This article was published in Failte magazine in April 2007.
The inhabitants of Ireland have been guzzling beer ever since the biblical Great Flood swept this earth. Indeed, the monks who wrote the 12th century Book of Leinster insisted that practically the first feet to walk this land after the waters subsided were those of a brewer and an innkeeper. But that's monks for you. Starved of other entertainments, they were wont to write lengthy odes to beer. Saints were no better. St Bridget had a neat trick of turning leper's bathwater into ale and St Columbanus's marvellous last request was "to die in the brew-house [with] ale placed in my mouth when I am expiring".
Whilst certain houses have undoubtedly been serving beer and mead to passers by since ancient times, the first Irish public houses as we would know them were the off-licences, or store-houses, where vintners (meaning wine merchants) kept the stock of wine with which they supplied the cellars of the Norman castles in Leinster and the Pale. The taverns where wine was sold soon became popular places for conversation, political debate and business transactions. As the popularity of pilgrimages and general day-to-day travel rose in medieval times, so more inns began to spring up, offering accommodation as well as food, wine and cider. The rest, of course, is history.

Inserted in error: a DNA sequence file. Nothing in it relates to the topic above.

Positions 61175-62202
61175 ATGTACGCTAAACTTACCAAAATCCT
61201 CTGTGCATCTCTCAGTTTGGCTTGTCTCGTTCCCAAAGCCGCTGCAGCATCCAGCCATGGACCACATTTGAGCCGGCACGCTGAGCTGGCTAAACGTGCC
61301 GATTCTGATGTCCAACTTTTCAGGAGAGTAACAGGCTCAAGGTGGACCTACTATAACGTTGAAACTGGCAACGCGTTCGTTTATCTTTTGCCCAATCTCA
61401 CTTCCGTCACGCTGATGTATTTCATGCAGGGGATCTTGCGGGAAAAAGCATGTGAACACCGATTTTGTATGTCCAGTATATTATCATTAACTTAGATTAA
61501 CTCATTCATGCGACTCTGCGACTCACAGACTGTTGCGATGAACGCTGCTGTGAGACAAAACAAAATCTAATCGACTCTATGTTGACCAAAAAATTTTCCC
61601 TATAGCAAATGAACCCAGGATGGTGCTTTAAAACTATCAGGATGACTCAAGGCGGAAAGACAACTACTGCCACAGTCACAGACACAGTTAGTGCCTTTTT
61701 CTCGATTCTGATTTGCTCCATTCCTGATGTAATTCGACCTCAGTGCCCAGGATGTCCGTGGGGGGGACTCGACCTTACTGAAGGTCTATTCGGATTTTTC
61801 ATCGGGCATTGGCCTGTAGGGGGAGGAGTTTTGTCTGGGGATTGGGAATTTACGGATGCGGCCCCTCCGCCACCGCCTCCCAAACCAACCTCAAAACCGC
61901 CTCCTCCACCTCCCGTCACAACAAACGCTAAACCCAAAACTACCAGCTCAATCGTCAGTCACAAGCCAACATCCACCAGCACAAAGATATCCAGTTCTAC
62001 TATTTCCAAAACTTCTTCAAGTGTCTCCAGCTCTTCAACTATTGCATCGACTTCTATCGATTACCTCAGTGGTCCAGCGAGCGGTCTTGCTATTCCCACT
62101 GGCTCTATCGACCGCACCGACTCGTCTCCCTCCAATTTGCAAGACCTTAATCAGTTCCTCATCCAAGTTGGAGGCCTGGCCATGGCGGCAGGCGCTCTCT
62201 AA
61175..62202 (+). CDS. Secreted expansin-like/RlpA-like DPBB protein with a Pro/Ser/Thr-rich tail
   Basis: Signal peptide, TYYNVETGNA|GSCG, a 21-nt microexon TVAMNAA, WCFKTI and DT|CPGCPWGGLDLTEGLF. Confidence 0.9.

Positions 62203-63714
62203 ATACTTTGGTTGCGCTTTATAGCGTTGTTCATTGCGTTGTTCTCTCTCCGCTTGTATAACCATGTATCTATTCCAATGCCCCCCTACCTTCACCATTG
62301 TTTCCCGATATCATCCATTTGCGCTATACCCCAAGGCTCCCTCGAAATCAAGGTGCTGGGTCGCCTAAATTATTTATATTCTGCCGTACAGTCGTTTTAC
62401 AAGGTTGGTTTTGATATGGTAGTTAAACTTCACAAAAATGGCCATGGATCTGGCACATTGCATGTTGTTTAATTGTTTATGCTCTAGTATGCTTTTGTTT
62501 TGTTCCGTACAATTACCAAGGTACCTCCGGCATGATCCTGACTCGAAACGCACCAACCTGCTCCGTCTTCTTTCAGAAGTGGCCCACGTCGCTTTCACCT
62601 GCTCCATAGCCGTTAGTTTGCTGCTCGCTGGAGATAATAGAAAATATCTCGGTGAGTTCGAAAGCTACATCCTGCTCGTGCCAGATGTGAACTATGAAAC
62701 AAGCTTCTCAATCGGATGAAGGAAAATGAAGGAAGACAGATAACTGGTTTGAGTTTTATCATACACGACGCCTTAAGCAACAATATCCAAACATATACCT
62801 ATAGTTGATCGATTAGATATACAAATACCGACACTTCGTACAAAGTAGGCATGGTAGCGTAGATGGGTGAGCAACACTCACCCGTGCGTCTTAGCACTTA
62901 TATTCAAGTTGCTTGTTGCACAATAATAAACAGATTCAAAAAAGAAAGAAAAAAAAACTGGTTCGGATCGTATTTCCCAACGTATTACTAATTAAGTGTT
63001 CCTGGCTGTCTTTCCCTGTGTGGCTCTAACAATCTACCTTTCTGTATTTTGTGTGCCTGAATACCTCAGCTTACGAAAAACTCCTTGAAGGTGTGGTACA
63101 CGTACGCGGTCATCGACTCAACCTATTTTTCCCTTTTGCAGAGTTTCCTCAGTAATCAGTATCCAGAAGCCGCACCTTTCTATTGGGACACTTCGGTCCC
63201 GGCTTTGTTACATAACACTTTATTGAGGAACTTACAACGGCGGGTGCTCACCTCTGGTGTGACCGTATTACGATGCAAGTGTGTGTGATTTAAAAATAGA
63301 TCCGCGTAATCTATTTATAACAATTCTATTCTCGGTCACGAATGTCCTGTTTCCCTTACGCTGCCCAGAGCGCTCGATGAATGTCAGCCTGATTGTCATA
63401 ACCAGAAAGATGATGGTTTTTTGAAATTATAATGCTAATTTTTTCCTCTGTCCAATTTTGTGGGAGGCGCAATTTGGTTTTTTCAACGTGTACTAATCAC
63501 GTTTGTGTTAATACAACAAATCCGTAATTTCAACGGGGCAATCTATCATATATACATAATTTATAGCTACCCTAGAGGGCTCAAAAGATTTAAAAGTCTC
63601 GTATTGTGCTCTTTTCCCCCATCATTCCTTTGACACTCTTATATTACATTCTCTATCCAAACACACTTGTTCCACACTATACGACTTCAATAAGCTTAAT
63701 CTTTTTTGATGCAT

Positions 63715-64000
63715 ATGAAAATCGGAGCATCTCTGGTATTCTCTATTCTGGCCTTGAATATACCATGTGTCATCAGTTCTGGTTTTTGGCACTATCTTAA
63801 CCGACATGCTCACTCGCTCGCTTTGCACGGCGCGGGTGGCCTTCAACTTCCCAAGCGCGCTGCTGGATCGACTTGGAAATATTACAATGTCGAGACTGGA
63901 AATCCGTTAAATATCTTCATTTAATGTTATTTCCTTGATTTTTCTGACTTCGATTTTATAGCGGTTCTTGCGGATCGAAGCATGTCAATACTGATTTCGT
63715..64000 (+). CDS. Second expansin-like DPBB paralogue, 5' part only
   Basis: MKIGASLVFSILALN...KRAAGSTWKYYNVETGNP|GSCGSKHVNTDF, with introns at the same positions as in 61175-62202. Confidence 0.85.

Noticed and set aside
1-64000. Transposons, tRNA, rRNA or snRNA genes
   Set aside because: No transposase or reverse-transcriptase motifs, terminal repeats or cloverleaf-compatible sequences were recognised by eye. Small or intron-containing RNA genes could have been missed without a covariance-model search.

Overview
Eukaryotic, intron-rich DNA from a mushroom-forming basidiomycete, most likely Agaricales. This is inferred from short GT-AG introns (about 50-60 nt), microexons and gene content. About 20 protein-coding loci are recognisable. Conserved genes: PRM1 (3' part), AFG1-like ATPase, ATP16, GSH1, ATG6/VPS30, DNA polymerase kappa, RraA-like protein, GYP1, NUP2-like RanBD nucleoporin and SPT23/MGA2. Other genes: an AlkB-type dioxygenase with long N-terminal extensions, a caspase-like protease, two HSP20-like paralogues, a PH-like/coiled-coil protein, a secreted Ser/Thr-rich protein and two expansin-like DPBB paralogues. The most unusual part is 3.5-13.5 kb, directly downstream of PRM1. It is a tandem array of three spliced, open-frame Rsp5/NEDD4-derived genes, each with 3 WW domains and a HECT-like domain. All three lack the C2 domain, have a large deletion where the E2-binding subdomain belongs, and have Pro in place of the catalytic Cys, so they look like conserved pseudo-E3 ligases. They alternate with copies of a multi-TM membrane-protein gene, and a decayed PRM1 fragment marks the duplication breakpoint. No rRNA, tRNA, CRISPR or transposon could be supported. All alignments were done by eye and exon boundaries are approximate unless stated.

On New Years Eve 1993, I had the great privilege of attending the wake of Big Bertha at the Blackwater Tavern in County Kerry. This majestic lady, a Dremon cow, had died that same morning, just three months short of her 49th birthday. Fourteen years later, she still boasts two entries in the 2007 Guinness Book of Records. She is the oldest known cow ever recorded and, as mother to 39 calves, she holds the record for lifetime breeding. Now, in this shook up world of ours, there are undoubtedly large numbers of Afghani yak-handlers, Texan cowboys and Hal Al machete-wielders who would dispute Bertha's claims. Such is the way with most record claimants.